Ethnicity vs Nationality

Takeyuki Tusda explores a very interesting question related to identity in “Homeland-less Abroad.” In general, there are two main categories that often are used to define one’s identity: ethnicity (defined by one’s background) and nationality (defined by one’s place of birth). Yet, in the case of the immigrant populations, these categories are not exactly useful, making most […]

Asian American Theater

Karen Shimakawa explores an interesting strategy to deal with Asian diaspora issues in America. During the civil rights movement, a new theater company was created as a response to the struggle of Asian American performers in the theater industry. At the time, Asian American performers were frustrated because of the limited range of roles they […]

Presentation on Jeffrey Lesser and Daniel Linger

In “Japanese, Brazilians, Nikkei: A Short History of Identity Building and Homemaking” Jeffrey Lesser explores the Japanese diaspora in Brazil. He starts his chapter by explaining how the Japanese-Brazilian population (also known as Nikkei) originated. He mentions that in 1908, fifteen years after the Japanese diplomat Sho Nemoto went to Brazil in an attempt to […]

Afro-Chinese in Cuba

In the text “An Afro-Chinese Author and the Next Generation,” Professor Lisa Yun examines the history of Cuba in the late 19th Century through the lens of Antonio Chuffat Latour, an Afro-Chinese author born in Cuba in 1860. Chuffat was part of the second generation of the rising Chinese presence in Cuba who witnessed a […]

Asian Brazilian Art

Jorge Luzio offers an interesting way to think about Asian influence during colonial times in the New World, especially in colonial Brazil. His text illuminates how pieces of art can be connected with everything, from different types of social networking to commerce, history, and culture. As Luzio explains, during colonial times the Portuguese Empire used […]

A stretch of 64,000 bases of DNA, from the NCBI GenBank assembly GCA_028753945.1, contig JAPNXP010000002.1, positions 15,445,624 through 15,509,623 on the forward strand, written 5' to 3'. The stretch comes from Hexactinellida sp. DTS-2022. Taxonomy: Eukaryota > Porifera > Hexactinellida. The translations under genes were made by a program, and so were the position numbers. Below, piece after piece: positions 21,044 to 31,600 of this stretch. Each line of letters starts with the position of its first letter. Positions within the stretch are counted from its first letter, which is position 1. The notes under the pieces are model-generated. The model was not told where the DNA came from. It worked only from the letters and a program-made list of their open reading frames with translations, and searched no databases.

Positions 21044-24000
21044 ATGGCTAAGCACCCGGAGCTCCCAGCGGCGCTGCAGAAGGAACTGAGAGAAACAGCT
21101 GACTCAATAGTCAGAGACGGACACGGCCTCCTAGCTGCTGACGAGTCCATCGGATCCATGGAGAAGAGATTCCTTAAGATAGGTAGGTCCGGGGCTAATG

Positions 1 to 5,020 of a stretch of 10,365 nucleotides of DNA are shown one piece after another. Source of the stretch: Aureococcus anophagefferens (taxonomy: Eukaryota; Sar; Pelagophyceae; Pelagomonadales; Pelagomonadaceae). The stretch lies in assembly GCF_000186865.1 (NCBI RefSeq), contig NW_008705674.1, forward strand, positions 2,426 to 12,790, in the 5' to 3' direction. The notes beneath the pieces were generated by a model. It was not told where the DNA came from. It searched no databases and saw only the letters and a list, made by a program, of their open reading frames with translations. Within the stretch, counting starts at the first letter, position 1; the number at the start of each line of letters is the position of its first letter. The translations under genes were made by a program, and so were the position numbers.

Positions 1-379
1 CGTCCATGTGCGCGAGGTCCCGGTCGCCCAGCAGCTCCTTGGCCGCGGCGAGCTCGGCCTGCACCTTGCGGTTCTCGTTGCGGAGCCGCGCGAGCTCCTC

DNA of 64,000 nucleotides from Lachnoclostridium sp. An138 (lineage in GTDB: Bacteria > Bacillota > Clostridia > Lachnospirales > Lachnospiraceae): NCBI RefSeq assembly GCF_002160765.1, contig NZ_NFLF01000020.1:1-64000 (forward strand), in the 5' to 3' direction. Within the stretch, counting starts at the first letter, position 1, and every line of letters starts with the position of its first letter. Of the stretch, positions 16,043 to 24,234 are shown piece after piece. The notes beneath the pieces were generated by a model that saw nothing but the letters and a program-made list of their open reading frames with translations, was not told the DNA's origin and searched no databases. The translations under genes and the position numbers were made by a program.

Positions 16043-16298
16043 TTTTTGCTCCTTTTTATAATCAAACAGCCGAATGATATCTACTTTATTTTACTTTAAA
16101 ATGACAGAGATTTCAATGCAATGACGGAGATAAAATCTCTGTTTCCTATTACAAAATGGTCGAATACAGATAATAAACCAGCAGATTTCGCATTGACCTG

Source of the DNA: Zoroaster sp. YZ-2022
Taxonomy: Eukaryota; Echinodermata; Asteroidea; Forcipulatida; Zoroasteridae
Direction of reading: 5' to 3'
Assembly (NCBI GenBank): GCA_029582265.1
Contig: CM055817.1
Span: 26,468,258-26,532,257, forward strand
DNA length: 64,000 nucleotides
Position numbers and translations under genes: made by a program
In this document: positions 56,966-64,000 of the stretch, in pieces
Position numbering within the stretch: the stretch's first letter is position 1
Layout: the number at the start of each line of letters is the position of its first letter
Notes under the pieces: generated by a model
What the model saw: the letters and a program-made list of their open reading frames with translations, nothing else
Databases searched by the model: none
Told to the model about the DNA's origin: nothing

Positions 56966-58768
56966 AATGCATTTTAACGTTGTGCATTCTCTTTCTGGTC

Asian American Identity

The reading “Unsettled Visions” by Professor Margo Machida opened my eyes to issues of immigration and the process of identity formation in a new country. Machida gives us a detailed description of how Asian American art has long been used as a way to invoke cultural similarities among Asian Americans and create a social presence […]

National Consciousness, Immigration and Brazil

  In “The Trials and Tribulations of National Consciousness,” Frantz Fanon argues that newly independent nations often fail to activate the so desired national consciousness, promoting mass repression instead. In order to explain his argument, Fanon gives us a psychological analysis of post-colonial societies, blaming the wealthy class as the major source of repression and […]

Why Boundaries?

Martin Lewis and Karen Wigen in “The Myth of Continents: A Critique of Metageography” address important questions regarding the world’s geography and the way in which it shapes people’s understanding of the world. Despite being commonly accepted principles, geographic divisions of the world such as countries and continents can be incredibly misleading. Thus, these spatial concepts […]